To elucidate the transcriptional regulatory networks underlying myeloid development, expression profiling data were utilized from a previous study that employed a well characterized model of in vitro myeloid differentiation [30]. In this model, G-CSF is used to stimulate the maturation of enriched myeloid progenitors. During the seven-day time course, the predominant cells in culture at days 2 and 3, at days 4 and 5, and at days 6 and 7 are promyelocytes, mid-myeloid cells, and terminally differentiated myeloid cells, respectively (Figure 2a). Using these data, we identified coherently expressed genes during myeloid differentiation. Because myeloid development is a unidirectional, progressive event, it was hypothesized that genes regulated during this process have relatively simple expression patterns (that is, up-regulated or down-regulated at one or more points during myeloid development). In fact, comparing gene expression profiles during the in vitro system to an exhaustive list of temporal patterns revealed that the majority of genes that were triggered at some point in the seven-day time course were up-regulated either on just one day or over two consecutive days (Additional data file 1). Therefore, we focused on these two types of expression patterns. Expression patterns that were upregulated on just one day (day 0 to day 7) or over two consecutive days (days 0 and 1 to days 6 and 7) during the myeloid development were defined as 'templates'. The Pearson's correlation coefficient was calculated for each gene expression profile and template. To focus on the transcriptional regulation of the most coherently expressed genes, a correlation coefficient cutoff of 0.9 was used to identify genes whose expression profiles match each template. Using this method, six coexpressed gene clusters were identified, including genes upregulated on day 0, 1, 2, or 7, and genes upregulated on days 0 and 1 or days 6 and 7 (Figure 2b; Additional data file 2). The clusters that were upregulated on day 0, on days 0 and 1, and on days 6 and 7 include the most genes (267, 138, and 118 genes, respectively). These clusters contain many well known genes that are associated with myeloid differentiation, including those encoding myeloid differentiation antigens (for example, Cd2, Cd3d, Cd5), and terminal myeloid differentiation genes (for example, Mmp9, Fpr1, and Itgam).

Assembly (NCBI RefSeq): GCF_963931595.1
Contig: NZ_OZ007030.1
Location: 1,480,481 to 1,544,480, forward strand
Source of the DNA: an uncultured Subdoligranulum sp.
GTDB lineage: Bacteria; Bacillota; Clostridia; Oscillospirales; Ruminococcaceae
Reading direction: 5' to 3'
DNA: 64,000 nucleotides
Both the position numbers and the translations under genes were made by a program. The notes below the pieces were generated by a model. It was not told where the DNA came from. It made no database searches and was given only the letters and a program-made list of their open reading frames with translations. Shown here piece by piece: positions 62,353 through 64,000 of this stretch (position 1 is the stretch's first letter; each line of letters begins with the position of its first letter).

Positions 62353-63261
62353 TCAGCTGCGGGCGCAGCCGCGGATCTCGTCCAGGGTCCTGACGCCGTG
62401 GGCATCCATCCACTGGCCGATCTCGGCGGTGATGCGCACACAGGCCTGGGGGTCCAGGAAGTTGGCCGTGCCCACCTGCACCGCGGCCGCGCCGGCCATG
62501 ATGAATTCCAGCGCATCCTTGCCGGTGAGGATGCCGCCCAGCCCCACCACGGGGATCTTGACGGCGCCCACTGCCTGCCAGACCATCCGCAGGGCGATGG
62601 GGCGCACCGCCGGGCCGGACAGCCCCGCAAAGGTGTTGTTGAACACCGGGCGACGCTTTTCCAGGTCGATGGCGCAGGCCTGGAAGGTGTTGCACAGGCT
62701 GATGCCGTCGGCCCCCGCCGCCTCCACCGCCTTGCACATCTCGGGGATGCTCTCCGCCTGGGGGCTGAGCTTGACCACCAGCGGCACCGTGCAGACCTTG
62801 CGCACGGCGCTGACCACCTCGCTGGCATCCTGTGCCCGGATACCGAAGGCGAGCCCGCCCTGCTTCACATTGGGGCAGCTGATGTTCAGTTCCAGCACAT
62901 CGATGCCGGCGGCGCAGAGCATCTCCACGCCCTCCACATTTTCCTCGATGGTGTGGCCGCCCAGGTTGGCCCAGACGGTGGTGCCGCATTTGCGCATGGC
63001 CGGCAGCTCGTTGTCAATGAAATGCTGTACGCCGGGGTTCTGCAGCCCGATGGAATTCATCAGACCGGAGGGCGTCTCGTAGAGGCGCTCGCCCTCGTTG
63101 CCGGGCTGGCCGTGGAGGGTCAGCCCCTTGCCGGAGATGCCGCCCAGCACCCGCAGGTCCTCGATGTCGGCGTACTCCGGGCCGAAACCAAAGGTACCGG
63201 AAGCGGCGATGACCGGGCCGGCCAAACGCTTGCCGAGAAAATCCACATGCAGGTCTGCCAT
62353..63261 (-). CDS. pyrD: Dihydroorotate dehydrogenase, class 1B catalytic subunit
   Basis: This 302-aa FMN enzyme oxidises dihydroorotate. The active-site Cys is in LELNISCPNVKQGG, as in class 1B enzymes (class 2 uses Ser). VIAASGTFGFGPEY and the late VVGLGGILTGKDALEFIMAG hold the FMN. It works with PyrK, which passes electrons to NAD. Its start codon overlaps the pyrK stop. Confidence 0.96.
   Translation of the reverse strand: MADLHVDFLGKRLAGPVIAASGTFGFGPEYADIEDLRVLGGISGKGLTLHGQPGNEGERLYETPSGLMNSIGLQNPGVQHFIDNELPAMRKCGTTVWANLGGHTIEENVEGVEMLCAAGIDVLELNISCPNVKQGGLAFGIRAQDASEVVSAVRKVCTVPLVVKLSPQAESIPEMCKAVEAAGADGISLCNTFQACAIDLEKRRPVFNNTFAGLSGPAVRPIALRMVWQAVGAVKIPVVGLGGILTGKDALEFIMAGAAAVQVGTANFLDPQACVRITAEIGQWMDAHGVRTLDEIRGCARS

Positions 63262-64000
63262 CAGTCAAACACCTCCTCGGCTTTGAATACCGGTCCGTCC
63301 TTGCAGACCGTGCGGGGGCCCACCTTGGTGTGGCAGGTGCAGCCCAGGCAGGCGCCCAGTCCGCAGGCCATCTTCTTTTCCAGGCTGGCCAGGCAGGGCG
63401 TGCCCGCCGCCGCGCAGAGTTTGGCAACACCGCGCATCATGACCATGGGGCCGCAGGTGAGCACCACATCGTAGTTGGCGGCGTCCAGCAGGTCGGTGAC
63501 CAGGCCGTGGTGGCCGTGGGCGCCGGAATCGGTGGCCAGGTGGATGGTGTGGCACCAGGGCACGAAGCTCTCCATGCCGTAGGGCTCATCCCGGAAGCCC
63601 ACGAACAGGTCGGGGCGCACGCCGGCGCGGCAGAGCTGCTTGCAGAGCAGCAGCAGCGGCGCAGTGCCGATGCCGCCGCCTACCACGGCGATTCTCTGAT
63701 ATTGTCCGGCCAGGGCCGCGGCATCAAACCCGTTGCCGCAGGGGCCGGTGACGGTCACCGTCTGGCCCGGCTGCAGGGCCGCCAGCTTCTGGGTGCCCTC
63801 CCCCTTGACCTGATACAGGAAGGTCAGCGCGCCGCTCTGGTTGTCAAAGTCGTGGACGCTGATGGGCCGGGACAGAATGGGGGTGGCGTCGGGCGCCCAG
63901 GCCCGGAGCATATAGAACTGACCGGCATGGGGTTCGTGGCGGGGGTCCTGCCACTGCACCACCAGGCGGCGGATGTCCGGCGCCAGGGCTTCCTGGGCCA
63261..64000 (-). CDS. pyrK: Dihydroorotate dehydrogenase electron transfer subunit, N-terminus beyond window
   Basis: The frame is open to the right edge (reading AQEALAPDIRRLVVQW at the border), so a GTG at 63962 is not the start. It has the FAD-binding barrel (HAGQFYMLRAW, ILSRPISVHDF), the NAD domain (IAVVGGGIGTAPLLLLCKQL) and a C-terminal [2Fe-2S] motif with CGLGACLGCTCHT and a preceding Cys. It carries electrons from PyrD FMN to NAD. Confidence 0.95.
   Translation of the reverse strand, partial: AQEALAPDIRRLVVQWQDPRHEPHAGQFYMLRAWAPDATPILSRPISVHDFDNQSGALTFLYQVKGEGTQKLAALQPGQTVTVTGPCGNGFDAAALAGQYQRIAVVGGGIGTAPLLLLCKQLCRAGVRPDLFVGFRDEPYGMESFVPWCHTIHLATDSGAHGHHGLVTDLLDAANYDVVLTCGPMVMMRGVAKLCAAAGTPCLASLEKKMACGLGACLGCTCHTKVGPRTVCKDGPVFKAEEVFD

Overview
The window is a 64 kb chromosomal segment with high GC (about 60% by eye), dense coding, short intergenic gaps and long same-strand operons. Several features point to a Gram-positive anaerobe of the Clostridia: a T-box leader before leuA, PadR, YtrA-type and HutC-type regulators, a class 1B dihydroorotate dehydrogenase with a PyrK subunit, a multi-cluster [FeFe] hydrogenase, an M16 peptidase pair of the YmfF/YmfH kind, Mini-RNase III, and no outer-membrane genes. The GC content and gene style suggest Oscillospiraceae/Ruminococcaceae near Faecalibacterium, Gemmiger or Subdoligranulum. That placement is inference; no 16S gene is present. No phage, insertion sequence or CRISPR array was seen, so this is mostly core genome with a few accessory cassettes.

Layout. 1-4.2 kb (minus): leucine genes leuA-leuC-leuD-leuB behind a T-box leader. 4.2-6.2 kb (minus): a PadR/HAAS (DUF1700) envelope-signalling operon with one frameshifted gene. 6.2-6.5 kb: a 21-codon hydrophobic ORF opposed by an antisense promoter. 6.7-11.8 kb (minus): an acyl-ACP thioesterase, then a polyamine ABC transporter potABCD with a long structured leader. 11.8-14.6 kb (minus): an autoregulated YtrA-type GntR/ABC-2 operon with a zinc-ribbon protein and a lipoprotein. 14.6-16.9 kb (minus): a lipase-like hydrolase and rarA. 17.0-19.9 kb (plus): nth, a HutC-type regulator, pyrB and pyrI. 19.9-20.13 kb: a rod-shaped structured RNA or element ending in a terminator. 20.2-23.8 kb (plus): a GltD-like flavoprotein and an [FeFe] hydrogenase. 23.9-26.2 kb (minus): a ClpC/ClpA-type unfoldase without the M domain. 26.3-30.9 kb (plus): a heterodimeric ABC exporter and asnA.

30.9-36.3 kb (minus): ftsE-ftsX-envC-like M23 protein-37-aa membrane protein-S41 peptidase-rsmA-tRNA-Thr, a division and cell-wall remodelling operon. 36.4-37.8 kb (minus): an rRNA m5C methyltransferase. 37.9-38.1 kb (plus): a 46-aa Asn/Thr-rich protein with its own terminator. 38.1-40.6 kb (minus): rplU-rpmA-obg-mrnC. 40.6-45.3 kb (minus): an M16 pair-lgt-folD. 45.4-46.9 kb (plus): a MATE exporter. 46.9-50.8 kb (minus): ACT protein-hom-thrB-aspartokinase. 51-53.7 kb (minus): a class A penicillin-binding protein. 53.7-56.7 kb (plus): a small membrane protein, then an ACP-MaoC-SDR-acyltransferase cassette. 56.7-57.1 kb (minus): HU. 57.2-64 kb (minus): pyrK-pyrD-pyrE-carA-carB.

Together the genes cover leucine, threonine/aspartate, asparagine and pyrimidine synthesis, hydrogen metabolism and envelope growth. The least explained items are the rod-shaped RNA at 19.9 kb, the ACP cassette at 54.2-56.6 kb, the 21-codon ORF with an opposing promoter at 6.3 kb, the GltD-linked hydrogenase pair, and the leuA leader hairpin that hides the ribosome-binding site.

Figure 2

Coexpressed gene clusters identified during myeloid development. (a) The predominant cells in culture during the seven-day myeloid differentiation time course are promyelocytes, mid-myeloid cells, and terminally differentiated myeloid cells cultured at days 2 and 3, days 4 and 5, and days 6 and 7, respectively. (b) Coherently expressed gene clusters were identified for genes upregulated on just one day (UP0, UP1, UP2 and UP7) or over two consecutive days (UP01 and UP67) during in vitro myeloid differentiation.

Integration of sequence analysis and expression profiling to construct genetic networks